‘Uber' App For Ride-Sharing Expected In Nashville By January
by Todd Walker
NASHVILLE, Tenn. – An upscale option for getting a ride in Nashville appears to be headed for the green light.
The app known as "Uber" launched on a small scale in Nashville, Wednesday. UberX is a ride-sharing service similar to Lyft, which also plans to begin operating in Nashville soon.
Cab companies are worried about their business if Uber's full, luxury car service rolls into town.
There are still a few hurdles standing in the way of UberBLACK launching In Music City. Over the next couple of weeks those will likely be gone, too.
City ordinance currently requires black-car drivers to charge a minimum of $45 for any ride, no matter the distance, inside Davidson County.
Next week, the Metro City Council will vote again to throw that ordinance out, mainly because of the demand for Uber in the city.
Jeni Williams is the transportation manager for Metro Livery, one of the many companies which stands to see a boom in business if Uber is allowed to begin operation.
"We have been cheering from the sidelines," Williams said. "We've been using Uber for about a year as we travel all across the United States and we've been eagerly waiting for them to enter the Nashville market place."
Rachel Holt is a regional manager for Uber, and will oversee its Nashville operations.
"One of the things that makes us really excited about Nashville is we've seen literally tens of thousands of people who are opening their app monthly, weekly trying to see ‘Hey is Uber in Nashville yet?'" Holt said in a phone interview.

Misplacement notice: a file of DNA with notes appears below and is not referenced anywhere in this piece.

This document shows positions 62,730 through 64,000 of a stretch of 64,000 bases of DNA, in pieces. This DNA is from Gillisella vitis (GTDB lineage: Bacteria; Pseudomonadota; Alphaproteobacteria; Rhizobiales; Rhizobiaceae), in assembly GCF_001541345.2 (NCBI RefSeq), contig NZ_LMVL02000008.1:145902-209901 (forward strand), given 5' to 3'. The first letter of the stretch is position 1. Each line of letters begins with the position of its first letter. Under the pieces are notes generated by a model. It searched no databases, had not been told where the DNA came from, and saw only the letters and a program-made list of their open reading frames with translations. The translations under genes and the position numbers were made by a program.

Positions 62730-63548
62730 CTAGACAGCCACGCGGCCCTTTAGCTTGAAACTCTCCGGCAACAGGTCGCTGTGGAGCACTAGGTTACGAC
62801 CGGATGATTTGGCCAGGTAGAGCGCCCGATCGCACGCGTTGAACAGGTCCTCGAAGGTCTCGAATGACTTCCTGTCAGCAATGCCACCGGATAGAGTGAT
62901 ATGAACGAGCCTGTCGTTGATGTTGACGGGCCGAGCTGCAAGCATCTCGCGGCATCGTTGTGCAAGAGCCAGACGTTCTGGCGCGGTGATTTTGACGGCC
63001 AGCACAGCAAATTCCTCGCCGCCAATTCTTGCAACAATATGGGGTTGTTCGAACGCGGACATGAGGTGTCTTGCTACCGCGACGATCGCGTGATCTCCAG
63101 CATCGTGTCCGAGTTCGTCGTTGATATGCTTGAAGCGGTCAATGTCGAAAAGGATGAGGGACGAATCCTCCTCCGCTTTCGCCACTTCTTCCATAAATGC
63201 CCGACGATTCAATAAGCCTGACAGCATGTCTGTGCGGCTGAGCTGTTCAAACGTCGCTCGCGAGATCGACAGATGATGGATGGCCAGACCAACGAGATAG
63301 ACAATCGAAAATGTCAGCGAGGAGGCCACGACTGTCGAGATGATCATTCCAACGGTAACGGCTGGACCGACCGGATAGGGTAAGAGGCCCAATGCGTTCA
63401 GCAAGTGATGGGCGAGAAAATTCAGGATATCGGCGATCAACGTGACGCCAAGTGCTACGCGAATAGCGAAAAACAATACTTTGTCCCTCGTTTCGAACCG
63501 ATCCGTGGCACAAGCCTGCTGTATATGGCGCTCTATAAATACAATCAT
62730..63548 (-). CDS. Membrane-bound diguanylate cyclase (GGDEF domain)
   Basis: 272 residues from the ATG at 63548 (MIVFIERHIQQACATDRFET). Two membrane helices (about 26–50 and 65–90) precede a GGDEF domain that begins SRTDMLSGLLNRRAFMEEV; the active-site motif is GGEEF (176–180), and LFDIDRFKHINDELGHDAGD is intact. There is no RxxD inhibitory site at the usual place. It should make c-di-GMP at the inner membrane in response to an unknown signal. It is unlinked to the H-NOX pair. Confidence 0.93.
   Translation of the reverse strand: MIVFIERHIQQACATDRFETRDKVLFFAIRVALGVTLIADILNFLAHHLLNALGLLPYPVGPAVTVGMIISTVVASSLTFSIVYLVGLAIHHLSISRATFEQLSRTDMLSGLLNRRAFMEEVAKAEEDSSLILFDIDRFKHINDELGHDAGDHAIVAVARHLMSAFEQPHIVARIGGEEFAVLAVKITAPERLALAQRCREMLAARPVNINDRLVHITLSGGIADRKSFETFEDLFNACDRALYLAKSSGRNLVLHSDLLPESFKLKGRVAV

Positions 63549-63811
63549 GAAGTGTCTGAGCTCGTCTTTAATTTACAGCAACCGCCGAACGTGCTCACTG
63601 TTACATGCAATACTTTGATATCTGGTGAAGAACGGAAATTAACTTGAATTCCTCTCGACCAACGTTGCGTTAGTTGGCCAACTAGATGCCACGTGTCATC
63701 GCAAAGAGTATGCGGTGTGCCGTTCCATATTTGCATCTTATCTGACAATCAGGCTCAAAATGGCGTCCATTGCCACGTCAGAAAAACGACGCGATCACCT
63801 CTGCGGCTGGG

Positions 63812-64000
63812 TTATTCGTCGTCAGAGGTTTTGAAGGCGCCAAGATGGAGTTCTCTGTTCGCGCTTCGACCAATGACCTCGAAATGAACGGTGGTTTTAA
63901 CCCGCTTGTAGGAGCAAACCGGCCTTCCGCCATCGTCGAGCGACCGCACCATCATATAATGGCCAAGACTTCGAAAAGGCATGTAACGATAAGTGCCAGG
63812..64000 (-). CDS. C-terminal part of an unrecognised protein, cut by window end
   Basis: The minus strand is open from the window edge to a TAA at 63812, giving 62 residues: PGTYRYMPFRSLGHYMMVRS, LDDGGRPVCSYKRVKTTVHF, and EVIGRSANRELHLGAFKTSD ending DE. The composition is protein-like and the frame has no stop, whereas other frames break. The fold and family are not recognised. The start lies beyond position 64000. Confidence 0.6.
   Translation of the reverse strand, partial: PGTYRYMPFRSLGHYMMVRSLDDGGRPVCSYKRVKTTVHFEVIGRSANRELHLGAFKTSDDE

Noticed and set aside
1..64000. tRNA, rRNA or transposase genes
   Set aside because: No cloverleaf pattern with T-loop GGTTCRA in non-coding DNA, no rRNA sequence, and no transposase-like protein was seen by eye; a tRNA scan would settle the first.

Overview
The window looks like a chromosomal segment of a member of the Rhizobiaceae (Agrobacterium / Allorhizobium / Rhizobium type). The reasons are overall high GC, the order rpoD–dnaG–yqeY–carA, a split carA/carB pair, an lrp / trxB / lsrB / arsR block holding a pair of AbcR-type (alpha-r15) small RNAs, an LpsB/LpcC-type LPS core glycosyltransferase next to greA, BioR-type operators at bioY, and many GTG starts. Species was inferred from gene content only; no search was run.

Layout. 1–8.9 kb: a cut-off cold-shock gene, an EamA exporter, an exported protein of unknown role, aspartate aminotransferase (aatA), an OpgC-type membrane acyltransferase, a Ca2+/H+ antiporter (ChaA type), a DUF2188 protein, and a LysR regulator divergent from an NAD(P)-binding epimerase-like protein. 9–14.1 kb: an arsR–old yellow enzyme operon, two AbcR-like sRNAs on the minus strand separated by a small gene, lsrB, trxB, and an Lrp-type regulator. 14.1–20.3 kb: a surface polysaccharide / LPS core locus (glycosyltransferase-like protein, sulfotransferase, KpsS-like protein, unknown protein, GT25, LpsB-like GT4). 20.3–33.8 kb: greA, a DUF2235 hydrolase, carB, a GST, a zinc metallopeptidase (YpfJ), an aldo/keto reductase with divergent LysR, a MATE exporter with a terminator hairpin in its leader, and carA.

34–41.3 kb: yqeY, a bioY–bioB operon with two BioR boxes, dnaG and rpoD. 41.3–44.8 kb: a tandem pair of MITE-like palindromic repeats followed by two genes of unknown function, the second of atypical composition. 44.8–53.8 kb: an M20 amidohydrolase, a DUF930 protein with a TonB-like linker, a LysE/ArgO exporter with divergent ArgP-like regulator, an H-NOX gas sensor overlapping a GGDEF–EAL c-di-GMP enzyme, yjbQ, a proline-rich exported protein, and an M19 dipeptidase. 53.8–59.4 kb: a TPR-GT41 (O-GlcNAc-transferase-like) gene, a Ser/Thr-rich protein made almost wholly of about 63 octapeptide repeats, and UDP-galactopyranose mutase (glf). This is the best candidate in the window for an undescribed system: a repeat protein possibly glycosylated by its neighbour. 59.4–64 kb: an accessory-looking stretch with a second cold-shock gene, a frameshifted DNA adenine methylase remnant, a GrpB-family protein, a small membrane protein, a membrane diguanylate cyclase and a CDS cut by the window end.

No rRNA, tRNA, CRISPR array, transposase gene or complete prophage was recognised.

Cab companies are not thrilled to see Uber rolling onto its turf.
Uber is an app that partners with already existing limo companies, so Uber itself isn't subject to the often lengthy licensing process.
"It took us almost two years to get up and running," said Melinda Grant in an interview last month. "We had to get our permits through the Transportation Licensing Commission."
Uber says it will be up and running in days if the $45-per-ride minimum is thrown out.
Limo companies say this is about leveling the playing field and getting rid of unneeded regulations.
"This allows the end-user to be picked up in a taxi if that's what they want," Williams said. "If they want to be picked up in a black car then they should have that option available to them."
There has been a lot of support shown for companies like Uber by city leaders.
The Nashville Convention and Visitors Bureau said today it supports "100 percent" the idea of reducing the $45 minimum and "bringing Nashville's access to transportation into the 21st Century."
Next week, the ordinance change goes before Metro City Council for its second reading.
There will be a third and final vote shortly after the New Year.
Uber says its black-car service will be up and running within days after that.
Students in the Academy of Energy and Power at Maplewood are busy getting ready for next week's Project Expo and had the opportunity to show it off some of their projects to Tennessee Congressman Jim Cooper.